Kuala Lumpur – A Muslim woman was allegedly ill-treated by the management of a famous shopping mall in Singapore just because she was wearing a headscarf (tudung).
The matter came to light after her sister shared her ordeal through a Facebook posting on Wednesday.
Zafirah Edwards, a Singaporean national, said her sister was told to leave the premises of the outlet when she was sent to work at a popular sportswear brand’s section of the store which was short-handed.
In her Facebook posting, Zafirah claimed that two managers approached another employee at the sportswear section and spoke in Mandarin while “throwing dirty looks” at her sister and “made hand signals indicating the headscarf she was wearing”.
Zafirah said her sister was then approached by the other staff who told her she had to leave because she was wearing a tudung and “should not be working there”.
It was further alleged in the posting that another manager of the sportswear brand from a nearby outlet was then called and that Zafirah’s sister was told to leave, whether the section was shorthanded or not.
However, “the last straw”, according to Zafirah, was when her sister was made to leave through the service exit and proceed to the security guard post to have her bag checked.
“Now that is the last straw. People are afraid of anything that is different. They are uncertain and may not be accepting,” Zafirah said, expressing her disgust that such a stigma still exists in the nation.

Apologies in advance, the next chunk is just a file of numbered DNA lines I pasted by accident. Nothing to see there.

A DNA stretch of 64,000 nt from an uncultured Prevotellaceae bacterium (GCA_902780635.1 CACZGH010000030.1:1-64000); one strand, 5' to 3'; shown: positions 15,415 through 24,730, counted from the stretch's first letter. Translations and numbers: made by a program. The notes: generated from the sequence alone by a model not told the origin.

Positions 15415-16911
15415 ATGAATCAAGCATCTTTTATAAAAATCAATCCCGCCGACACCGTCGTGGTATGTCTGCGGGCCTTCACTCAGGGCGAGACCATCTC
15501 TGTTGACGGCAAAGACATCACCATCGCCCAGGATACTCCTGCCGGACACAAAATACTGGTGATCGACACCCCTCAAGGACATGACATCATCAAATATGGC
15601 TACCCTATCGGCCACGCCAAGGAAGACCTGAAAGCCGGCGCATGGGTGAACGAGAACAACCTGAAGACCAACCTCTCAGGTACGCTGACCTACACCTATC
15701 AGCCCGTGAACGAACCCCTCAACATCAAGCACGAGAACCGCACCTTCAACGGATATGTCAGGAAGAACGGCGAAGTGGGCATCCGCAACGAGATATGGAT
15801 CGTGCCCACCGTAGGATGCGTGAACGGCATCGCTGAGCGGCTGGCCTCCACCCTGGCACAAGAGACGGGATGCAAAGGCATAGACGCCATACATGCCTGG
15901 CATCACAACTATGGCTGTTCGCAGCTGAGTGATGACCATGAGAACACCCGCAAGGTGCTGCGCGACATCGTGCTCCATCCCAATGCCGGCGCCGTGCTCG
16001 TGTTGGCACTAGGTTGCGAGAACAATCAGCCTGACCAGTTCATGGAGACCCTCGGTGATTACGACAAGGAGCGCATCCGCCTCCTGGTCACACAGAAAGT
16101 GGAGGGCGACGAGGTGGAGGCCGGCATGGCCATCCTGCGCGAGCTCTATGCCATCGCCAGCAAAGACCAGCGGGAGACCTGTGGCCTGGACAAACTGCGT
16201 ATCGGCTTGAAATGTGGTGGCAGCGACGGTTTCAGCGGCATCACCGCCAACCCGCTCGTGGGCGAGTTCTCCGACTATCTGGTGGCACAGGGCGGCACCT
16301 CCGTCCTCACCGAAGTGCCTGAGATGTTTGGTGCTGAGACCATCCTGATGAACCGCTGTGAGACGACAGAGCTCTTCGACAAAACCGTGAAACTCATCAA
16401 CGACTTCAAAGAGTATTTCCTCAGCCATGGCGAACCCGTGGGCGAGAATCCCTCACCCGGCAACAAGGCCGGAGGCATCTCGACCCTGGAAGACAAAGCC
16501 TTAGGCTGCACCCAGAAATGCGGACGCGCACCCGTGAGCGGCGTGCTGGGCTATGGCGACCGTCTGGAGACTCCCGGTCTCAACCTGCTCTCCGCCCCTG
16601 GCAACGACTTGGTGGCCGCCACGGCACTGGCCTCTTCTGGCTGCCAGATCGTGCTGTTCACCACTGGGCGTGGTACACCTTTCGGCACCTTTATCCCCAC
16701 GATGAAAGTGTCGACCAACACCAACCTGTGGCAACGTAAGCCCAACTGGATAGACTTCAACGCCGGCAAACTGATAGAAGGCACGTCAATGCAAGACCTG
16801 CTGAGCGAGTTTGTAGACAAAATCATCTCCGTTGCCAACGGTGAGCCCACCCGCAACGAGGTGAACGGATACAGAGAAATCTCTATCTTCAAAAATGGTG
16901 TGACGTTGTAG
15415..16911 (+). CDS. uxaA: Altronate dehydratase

Her Facebook post has since garnered 2,316 likes with 1,302 shares.
In an update posted earlier today, Zafirah said the mall in question had issued a formal apology via email to her and her sister yesterday, “but it lacks substance and not issued by the responsible parties”, Zafirah said.
“We stated this fact in our reply to them and stated specifically the actions we want them to take. The ball is in their court now and we await their decision.”
Zafirah wanted the management to educate the particular staff on techniques to handle sensitive issues to ensure that fair employment practices were observed in the workplace.
“It is inevitable that humans will err, but what matters is how we pick ourselves up and move on from there. So let’s give them a chance to make up for their mistakes.”
While it could not be confirmed if the apology had in fact been issued or the authenticity of the incident itself, several netizens from Singapore posted screenshots of the country’s Member of Parliament Zainal Sapari writing to the Ministry of Manpower to investigate the matter.